What does the Gemara mean that a Shtar Mekushar is Pasul mid'Oraisa when it
has only two witnesses signed on it? A Shtar Mekushar itself is only an
enactment of the Rabanan, as the Gemara says earlier (160b)!
(a) The RAMAH and RITVA answer that mid'Oraisa, a Shtar Mekushar was not a
valid Shtar (because the witnesses are signed on the back of the Shtar, and
not below the text of the Shtar), and it was the Rabanan who enacted that it
may be used. Consequently, if the requirements of the Rabanan (such as
having three witnesses sign it) are not met, then the Shtar is not valid at
all, and it is indeed Pasul mid'Oraisa. (See also RAMBAN to 160a.)
(b) The RASHBAM seems to hold that a Shtar Mekushar is a valid Shtar,
mid'Oraisa. This is because the Torah gives the power to the Chachamim to
define what a Shtar is, and it then has the status of a Shtar d'Oraisa. This
has two implications. First, if a Shtar Mekushar is valid mid'Oraisa, it is
able to create some effect d'Oraisa (such as a divorce in the case of a Get
Mekushar, or a Shi'abud Nechasim in the case of a Shtar Chov Mekushar).
Second, the witnesses that are signed on it serve as valid testimony, a
proof, to what occurred.
When the Rabanan invalidated such a Shtar that has only two witnesses, that
Pesul is really only a Pesul d'Rabanan since, mid'Oraisa, the Shtar is valid
with two witnesses. The Rabanan, though, gave such a Shtar the stringency of
a Pesul d'Oraisa so that it cannot create the desired effect. Thus, if a man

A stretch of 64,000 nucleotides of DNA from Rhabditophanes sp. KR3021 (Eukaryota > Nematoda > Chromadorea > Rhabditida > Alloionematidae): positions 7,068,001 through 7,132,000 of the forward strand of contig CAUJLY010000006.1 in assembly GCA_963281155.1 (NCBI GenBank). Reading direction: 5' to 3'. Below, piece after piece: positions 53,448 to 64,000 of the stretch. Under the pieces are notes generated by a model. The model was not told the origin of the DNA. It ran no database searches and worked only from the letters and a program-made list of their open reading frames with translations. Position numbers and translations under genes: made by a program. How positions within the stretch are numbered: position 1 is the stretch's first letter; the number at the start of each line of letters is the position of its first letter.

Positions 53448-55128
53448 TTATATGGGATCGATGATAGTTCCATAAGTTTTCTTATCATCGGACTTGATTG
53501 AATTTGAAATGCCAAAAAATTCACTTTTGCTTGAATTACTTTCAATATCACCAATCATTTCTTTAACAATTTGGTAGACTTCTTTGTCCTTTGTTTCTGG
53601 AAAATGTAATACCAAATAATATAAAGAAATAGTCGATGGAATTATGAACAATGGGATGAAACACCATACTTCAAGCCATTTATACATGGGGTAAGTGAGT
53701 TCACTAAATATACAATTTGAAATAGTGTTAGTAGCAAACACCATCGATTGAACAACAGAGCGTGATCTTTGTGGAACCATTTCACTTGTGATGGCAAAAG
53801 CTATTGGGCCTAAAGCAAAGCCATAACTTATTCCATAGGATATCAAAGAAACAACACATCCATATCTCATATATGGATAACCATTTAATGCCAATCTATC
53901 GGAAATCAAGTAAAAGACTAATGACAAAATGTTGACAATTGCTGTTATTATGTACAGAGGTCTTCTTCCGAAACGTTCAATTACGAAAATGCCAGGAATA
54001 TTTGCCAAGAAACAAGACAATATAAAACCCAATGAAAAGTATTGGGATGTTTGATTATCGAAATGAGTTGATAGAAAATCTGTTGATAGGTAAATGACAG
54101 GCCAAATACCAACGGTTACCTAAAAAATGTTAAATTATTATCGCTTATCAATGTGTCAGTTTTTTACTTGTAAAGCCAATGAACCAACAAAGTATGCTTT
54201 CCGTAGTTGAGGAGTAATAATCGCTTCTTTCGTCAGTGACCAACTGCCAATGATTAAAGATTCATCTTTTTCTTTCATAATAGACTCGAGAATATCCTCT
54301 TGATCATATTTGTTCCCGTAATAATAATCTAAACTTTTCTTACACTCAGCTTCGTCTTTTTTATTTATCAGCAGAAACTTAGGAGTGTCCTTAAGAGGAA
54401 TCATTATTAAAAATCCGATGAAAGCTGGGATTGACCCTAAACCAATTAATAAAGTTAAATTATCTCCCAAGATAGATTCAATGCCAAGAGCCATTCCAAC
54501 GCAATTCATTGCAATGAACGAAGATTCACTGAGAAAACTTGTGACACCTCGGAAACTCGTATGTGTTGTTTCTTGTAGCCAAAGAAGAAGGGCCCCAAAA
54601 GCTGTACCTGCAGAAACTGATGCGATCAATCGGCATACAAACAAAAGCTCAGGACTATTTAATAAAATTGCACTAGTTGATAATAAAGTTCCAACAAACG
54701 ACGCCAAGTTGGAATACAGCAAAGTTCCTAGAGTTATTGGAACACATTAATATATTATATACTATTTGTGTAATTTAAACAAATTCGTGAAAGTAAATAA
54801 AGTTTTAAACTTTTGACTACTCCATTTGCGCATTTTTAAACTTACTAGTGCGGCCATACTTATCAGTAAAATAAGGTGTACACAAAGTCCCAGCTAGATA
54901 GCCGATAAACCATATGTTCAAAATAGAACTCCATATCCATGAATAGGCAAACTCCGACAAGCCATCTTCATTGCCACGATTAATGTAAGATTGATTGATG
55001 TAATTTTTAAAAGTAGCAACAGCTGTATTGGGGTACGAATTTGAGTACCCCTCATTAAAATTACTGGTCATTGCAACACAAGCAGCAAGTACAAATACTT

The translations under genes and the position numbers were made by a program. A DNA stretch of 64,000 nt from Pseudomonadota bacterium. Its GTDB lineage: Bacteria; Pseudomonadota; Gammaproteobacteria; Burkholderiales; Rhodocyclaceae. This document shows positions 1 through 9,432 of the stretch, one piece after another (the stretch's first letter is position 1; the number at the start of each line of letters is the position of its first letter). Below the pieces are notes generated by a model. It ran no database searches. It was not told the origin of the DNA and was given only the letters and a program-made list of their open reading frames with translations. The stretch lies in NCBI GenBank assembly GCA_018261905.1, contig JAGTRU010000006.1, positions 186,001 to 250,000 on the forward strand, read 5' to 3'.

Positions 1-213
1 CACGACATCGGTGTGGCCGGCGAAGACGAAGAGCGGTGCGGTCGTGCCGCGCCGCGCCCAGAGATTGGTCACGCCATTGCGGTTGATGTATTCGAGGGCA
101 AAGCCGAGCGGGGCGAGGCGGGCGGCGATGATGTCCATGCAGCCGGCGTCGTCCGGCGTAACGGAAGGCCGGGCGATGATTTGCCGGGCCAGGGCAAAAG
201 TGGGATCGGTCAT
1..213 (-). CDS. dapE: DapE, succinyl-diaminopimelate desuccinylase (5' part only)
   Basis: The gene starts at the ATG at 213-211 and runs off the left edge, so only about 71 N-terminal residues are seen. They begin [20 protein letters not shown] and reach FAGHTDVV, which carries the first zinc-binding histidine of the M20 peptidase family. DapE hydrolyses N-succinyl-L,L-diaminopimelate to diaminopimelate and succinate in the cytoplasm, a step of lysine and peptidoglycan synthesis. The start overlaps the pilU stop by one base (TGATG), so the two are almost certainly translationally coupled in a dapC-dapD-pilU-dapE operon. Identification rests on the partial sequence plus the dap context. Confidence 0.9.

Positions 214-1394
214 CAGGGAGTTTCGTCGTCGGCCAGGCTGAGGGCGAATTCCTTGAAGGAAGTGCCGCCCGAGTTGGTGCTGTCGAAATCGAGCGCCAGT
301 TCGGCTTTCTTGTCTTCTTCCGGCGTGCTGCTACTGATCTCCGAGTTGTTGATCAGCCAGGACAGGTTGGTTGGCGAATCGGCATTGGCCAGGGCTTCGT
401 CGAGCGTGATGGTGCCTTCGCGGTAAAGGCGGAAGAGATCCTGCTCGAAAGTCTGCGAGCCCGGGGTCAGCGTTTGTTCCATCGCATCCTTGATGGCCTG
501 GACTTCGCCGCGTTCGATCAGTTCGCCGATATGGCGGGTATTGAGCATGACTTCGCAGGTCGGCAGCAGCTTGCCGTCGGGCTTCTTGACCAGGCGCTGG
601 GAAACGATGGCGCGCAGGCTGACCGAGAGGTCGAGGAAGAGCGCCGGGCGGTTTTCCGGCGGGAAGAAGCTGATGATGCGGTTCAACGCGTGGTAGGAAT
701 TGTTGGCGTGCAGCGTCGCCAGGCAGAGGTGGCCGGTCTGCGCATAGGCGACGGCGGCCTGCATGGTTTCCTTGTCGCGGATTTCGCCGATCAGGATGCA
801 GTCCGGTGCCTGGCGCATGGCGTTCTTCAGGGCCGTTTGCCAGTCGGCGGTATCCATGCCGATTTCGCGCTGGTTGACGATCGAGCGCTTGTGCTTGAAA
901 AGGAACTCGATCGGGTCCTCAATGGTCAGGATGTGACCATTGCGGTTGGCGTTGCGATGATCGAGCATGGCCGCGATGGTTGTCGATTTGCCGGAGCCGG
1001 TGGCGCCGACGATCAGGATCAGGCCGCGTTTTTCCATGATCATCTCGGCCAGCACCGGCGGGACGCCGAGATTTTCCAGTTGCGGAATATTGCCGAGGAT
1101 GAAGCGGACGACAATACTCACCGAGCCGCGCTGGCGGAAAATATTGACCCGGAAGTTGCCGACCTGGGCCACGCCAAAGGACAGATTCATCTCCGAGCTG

gives his wife a Get Mekushar that has only two witnesses on it, the woman
is not divorced and needs another Get. Similarly, if a debtor writes a Shtar
Mekushar for his creditor, the creditor cannot use it to collect a debt from
Nechasim Meshu'abadim. This is what the Gemara means when it says that such
a Shtar is Pasul mid'Oraisa.
However, since the Shtar has two witnesses signed on it, it remains valid
mid'Oraisa with regard to serving as testimony to what occurred. Thus, in
the case of a Shtar Chov, the creditor would be able to use such a Shtar as
proof that the debtor borrowed money from him, and he would be able to
collect the money on the basis of this Shtar from Nechasim Benei Chorin, as
the Rashbam here (end of DH u'Meshani) says (and not the way Tosfos cites
the Rashbam). This is also the ruling of the PISKEI HA'RID and RI'AZ.
RABEINU GERSHOM also explains that when the Gemara says that a Shtar
Mekushar with two witnesses is Pasul mid'Oraisa, it means that the Rabanan
decreed that it be treated like a Pesul d'Oraisa, so that if the creditor
who is holding such a Shtar seizes property from the debtor's Nechasim
Meshu'abadim, we do not say that, b'Di'eved, he may keep it, but rather we
force him to return it as if the Shtar was completely Pasul.
(c) TOSFOS (DH Hacha Nami) also says that the Pesul of a Shtar Mekushar with
two witnesses is only a Pesul mid'Rabanan. The Gemara calls it a Pesul
mid'Oraisa in order for people to treat it stringently, like a Pesul
d'Oraisa, so that in the case of a normal Shtar that is Pasul (with a real
Pesul d'Oraisa), people will treat it as a real Pesul d'Oraisa and not be
lenient with it (for example, so that they will treat, as a Mamzer, any
child born to a woman from a second husband after she received from her
first husband such a Get that was Pasul).